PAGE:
What is menopause?
Menopause is a normal biological process that ends the period of a woman’s fertility. It is defined as the time in a woman’s life when her period has stopped. This is normally reached when she has not had her menstrual cycle for a period of 12 months. Menopause occurs because the woman’s ovaries stop producing the hormones estrogen and progesterone. This normally occurs in your 40's or 50's. In the United States, the average age is 51.
Symptoms of menopause
Symptoms of menopause can begin several years before menopause actually happens. These symptoms include:
- A change in menstrual cycles (shorter or longer, lighter or heavier, with more or less time in between cycles)
- Hot flashes and/or night sweats
- Difficulty sleeping (insomnia)
- Vaginal dryness
- Mood swings
- Difficulty focusing
- Changes in hair production such as less hair on the scalp or more hair on the face
- Breast pain or soreness
- Feelings of anxiety or depression
- Urinary incontinence
What can cause menopause?
Although menopause typically results naturally, there are other processes that can cause menopause in women. These include:
- Total hysterectomy: This surgery removes your uterus and both ovaries, and causes menopause without any transitional stage. Your monthly periods will stop immediately. It is likely you will experience hot flashes and other signs and symptoms of menopause. These can be severe, as these changes occur suddenly as opposed to over several years.
- Chemotherapy and radiation therapy: Cancer therapies can induce menopause, causing symptoms that occur during or after the length of treatment. This halt to menstruation and fertility is not always permanent following chemotherapy.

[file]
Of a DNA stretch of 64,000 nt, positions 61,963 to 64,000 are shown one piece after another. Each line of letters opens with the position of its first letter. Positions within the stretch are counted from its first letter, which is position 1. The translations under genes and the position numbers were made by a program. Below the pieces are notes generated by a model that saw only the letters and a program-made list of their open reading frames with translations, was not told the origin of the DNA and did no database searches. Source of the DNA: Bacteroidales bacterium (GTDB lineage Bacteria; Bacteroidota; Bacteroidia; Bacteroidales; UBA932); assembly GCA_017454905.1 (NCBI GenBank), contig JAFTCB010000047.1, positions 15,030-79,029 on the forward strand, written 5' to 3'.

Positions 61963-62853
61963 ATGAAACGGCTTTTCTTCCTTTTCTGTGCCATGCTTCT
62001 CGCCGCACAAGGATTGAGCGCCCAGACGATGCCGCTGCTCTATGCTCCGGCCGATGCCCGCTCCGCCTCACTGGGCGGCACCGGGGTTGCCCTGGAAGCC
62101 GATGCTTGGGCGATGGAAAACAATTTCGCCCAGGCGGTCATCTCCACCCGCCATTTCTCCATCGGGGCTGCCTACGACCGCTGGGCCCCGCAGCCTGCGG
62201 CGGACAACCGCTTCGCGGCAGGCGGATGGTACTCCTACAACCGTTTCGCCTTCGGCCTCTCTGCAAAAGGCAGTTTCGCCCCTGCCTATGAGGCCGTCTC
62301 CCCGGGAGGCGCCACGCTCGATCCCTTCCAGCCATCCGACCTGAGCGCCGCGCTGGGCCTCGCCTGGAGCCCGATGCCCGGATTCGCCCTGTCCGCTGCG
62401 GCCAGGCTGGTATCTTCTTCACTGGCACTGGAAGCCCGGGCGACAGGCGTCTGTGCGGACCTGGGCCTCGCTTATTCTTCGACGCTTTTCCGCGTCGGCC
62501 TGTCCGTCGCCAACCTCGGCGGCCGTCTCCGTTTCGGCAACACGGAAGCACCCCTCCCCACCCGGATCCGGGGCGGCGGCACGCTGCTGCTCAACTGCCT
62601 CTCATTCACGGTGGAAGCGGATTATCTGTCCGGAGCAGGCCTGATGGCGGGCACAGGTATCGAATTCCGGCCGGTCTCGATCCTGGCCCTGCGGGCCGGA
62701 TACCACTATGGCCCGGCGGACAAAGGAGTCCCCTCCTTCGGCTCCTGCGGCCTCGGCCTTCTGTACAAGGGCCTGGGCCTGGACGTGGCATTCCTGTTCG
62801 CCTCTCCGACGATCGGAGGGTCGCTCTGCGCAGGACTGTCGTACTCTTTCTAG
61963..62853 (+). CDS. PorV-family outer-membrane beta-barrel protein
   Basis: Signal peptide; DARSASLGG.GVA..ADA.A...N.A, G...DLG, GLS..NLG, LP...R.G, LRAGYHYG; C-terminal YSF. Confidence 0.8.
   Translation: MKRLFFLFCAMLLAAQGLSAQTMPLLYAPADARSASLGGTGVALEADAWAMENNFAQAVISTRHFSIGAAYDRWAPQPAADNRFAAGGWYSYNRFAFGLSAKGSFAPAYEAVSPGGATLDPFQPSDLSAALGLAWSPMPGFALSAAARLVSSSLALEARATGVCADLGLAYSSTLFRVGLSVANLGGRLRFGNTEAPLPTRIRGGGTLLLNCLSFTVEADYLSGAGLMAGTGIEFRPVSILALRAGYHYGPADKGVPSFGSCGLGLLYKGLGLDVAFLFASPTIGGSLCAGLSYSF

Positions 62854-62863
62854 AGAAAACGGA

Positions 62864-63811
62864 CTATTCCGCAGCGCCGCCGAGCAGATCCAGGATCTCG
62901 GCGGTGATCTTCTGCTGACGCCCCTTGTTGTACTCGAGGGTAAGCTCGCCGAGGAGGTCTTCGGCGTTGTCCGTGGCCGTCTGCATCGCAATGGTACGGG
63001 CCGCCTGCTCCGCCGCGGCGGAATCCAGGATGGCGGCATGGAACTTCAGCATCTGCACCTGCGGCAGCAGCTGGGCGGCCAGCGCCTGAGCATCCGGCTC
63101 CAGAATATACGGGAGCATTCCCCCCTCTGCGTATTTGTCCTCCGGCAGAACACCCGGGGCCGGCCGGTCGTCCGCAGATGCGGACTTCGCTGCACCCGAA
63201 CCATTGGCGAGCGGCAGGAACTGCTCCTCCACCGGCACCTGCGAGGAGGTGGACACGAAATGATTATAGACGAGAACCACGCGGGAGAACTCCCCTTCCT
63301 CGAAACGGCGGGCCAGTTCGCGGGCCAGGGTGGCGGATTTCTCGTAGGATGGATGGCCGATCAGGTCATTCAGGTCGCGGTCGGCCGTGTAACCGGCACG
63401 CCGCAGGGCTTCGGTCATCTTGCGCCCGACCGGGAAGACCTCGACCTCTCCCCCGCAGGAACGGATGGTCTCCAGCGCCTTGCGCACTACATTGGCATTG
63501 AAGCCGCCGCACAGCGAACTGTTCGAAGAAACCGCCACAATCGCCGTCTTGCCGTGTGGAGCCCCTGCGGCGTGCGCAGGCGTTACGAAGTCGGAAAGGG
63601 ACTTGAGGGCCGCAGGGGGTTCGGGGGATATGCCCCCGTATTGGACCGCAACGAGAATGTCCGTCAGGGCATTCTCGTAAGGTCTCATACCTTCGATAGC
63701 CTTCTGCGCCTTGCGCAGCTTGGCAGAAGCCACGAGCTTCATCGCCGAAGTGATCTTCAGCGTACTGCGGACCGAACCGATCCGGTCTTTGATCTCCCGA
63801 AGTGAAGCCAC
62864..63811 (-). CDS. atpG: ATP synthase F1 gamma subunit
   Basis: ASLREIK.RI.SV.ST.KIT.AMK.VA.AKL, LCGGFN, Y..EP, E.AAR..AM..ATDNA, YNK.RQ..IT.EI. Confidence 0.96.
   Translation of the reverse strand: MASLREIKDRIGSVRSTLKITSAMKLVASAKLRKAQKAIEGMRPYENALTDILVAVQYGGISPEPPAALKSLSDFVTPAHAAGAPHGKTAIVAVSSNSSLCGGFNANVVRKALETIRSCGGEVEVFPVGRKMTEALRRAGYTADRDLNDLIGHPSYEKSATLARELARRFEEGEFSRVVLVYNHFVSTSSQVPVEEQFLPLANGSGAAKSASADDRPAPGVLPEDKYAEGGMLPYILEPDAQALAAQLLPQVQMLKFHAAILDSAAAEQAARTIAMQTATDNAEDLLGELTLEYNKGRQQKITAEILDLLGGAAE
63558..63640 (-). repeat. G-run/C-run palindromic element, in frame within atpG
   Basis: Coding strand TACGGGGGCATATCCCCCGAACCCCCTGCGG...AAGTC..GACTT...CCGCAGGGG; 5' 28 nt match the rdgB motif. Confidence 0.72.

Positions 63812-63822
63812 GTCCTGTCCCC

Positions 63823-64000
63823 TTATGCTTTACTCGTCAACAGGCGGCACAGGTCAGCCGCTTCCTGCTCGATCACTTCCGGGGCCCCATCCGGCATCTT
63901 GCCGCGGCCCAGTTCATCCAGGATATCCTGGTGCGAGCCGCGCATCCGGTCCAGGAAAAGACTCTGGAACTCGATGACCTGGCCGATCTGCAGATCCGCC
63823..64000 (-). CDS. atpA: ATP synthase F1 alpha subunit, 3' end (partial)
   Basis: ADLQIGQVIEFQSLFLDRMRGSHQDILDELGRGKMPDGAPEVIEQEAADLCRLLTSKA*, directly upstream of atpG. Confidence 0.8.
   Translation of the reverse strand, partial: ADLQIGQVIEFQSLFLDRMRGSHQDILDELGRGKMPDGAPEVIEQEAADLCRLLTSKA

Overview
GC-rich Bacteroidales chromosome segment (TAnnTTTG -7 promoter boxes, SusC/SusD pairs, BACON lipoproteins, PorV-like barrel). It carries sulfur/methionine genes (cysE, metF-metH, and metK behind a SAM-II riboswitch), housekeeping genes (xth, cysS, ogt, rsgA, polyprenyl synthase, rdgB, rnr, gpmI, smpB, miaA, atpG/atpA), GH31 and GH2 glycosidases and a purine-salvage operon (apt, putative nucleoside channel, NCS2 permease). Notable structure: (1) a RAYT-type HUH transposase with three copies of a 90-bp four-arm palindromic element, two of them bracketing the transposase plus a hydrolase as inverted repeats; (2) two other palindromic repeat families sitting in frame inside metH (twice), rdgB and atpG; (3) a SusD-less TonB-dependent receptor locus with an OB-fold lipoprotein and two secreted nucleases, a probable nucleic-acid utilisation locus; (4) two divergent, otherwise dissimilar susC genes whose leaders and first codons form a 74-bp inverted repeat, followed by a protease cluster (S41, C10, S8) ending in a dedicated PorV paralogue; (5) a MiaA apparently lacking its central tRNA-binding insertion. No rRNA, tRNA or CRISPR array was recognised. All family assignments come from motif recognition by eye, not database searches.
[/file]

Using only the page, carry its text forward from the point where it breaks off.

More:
- Primary ovarian insufficiency: Approximately 1 percent of women experience menopause before the age of 40. This is called premature menopause. This occurs when your ovaries fail to produce the normal levels of hormones. This could stem from factors such as genetics or autoimmune disease, however often no cause can be found. For this population, hormone therapy is normally recommended until the natural age of menopause occurs in order to protect the brain, heart and bones.
Risks associated with menopause
After menopause, your risk for certain types of medical conditions increase. These conditions include:
- Heart and blood vessel (cardiovascular, or heart) disease
- Osteoporosis (decreased bone density, increasing the risk of fractures)
- Urinary incontinence
- Sexual dysfunction such as decreased libido (desire for sexual activity) and vaginal dryness
- Weight gain
Treatment for menopause
Menopause normally needs no treatment, as it is a condition which occurs naturally as you age. However, in the instance you do need symptoms treated, there are options that are available to you:
- Hormone therapy: Estrogen therapy is very effective for relieving the symptoms of menopause, particularly hot flashes. If you still have your uterus, you’ll need progesterone as well as estrogen.
- Selective serotonin re-uptake inhibitors (SSRIs): Certain anti-depressants called SSRIs may decrease menopausal hot flashes. This treatment is useful for women who can’t take estrogen for health reasons or for women who need an anti-depressant for a mood disorder.
- Medications to prevent or treat osteoporosis: Depending on your need, your doctor may recommend medication to prevent or treat osteoporosis or weakening in your bones.